CAO Lyle Thomas said sidewalks will have to be replaced soon, and a wooden option could reflect the area’s heritage.

CAO Lyle Thomas said sidewalks will have to be replaced soon, and a wooden option could reflect the area’s heritage.

Revitalization projects proposed for Princeton’s downtown

There are big plans in the works to change the face of downtown Princeton.

Town council recently reviewed a proposal, put forward by the economic development department, that would see an overhaul of the Bridge Street visitor’s centre, and possibly the installment of wooden sidewalks.

“It’s just a proposal at the moment. It hasn’t been approved,” said CAO Lyle Thomas. “It’s just for discussion…It’s not going to happen overnight. It’s a multi year plan.”

However members of council seem enthusiastic about the conceptual drawings prepared by an architectural firm.

“I think it’s pretty amazing,” said Mayor Spencer Coyne. “We want to make Princeton a destination, not a drive thru.”

There are no firm costs associated with the ideas, however Coyne said he believes the town may be able to tap funds from the sale of industrial lands to fund at least part of the project.

Councillor Randy McLean was equally impressed with the images put forward.

“I am quite excited about the proposals for downtown revitalization. As far as I am concerned we can never stop trying to improve the services and the image we portray as a community,” he said.

“With respect to particular facades, I was just as excited about the facade and landscaping proposed for the info centre as I was previously with the wooden arches. In my mind the entire town centre surrounding Veterans’ Square will be spectacular. While other sections of the proposals may have to be done as we can afford them, the facade and landscaping of the info centre I feel are within our present budget.”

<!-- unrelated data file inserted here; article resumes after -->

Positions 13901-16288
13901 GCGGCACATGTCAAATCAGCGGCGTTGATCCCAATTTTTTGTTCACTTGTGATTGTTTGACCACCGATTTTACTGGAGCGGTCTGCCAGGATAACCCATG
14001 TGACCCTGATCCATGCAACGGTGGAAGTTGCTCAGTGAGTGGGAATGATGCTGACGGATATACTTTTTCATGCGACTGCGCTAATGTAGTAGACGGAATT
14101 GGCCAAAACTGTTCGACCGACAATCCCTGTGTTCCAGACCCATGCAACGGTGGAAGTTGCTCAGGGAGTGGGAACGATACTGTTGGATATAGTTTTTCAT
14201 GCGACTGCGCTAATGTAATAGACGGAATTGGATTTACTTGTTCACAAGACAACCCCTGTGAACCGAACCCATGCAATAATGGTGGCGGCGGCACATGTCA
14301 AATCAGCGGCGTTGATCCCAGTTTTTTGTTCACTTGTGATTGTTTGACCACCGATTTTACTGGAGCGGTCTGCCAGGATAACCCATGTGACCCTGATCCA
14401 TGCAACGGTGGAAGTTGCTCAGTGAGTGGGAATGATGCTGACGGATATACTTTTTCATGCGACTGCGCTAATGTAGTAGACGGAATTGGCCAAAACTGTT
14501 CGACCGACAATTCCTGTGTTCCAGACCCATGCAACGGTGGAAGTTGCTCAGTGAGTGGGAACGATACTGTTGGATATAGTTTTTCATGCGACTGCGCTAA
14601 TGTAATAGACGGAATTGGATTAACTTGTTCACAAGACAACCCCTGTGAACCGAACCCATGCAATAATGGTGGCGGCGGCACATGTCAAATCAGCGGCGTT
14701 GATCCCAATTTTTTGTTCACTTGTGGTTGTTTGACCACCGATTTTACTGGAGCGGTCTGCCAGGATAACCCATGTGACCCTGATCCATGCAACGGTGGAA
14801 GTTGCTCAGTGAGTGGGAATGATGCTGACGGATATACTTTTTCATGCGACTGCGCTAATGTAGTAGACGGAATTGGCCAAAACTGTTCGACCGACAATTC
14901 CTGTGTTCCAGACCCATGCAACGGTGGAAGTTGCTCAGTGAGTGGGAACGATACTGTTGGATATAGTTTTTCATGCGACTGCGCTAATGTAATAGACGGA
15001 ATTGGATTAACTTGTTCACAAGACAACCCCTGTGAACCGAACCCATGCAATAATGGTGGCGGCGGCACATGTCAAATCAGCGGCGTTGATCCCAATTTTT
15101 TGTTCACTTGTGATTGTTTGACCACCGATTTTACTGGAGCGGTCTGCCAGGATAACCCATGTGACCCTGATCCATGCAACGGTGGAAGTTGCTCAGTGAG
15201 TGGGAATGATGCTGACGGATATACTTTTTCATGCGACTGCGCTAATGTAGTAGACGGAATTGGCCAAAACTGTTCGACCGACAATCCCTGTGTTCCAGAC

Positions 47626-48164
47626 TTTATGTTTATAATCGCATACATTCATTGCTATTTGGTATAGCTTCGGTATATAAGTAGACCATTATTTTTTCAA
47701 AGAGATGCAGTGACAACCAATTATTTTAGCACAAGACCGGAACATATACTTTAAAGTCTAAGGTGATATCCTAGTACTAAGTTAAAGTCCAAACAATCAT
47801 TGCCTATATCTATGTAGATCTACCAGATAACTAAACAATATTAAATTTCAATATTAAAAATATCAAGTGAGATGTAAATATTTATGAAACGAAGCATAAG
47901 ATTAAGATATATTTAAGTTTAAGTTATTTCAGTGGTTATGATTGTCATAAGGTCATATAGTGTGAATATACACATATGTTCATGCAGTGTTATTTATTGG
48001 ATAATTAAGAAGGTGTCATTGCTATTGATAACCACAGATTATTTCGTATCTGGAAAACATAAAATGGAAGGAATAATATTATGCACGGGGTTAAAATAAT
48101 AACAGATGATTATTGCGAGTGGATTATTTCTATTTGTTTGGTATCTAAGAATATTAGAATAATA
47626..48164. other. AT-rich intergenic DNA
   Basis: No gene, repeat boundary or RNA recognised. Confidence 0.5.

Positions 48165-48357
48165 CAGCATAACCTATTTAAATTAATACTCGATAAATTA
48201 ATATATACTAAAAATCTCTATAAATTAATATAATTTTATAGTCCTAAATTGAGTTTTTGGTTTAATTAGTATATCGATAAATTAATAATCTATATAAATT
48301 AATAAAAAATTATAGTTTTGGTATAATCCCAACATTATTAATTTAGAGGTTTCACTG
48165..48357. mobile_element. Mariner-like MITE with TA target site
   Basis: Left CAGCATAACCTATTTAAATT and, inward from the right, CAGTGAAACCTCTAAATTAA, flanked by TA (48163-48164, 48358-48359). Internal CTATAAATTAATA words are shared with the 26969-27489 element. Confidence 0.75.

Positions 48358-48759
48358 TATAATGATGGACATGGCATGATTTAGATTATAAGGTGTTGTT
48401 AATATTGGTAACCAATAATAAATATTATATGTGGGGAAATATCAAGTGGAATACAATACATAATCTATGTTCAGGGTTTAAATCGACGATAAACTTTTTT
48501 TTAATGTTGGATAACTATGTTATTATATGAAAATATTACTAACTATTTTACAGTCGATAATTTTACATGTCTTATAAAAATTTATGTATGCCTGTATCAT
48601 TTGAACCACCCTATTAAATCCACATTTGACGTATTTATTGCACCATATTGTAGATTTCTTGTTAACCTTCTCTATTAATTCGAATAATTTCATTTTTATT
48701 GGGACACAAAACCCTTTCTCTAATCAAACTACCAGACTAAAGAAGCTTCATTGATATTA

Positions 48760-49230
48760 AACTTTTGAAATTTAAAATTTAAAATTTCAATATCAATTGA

Related: Council approves $315,000 makeover for Princeton

The proposal is laid out in phases, with phase one including the installation of the wooden gateways on Bridge and Vermilion Streets earlier this fall and the placement of 13 bronze wildlife statues that will take place in the spring.

Those improvements cost approximately $315,000.

Phase two, which is tentatively planned to take place in 2020, involves and overhaul of the visitors centre to tie in with the wooden archway design.

“At the end of the day this is about trying to co-ordinate our branding,” said Thomas.

More than 18,000 people stop at the visitor’s centre each year and feedback from those travellers suggest they come to Princeton to enjoy “the wilderness, the outdoors and looking at our history…Logging, mining, ranching – they are all focused on the outdoors and the outdoor experience.”

Thomas said the last revitalization was completed in the 1980’s, when an “Edwardian” look was adopted by local businesses.

“It definitely served its purpose but

I think the town knows it’s time for a refresh.”

Phase three of the project would see a replacement of downtown sidewalks, possibly with treated soft lumber.

“It’s an interesting concept because in our area we are all about softwood,” said Thomas.

He said town hall welcomes feed back on the proposals.

“Council is always open to public input.”

To report a typo, email:

Like us on Facebook and follow us on Twitter.

Get local stories you won't find anywhere else right to your inbox.
Sign up here


Treated softwood sidewalks are suggested for 2021.

Treated softwood sidewalks are suggested for 2021.

A view of the proposed changes to the visitors centre - from the sky.

A view of the proposed changes to the visitors centre - from the sky.

Just Posted

Interior Health reported 91 new COVID-19 cases in the region Jan. 20, 2021 and three additional deaths. (Jennifer Smith - Morning Star)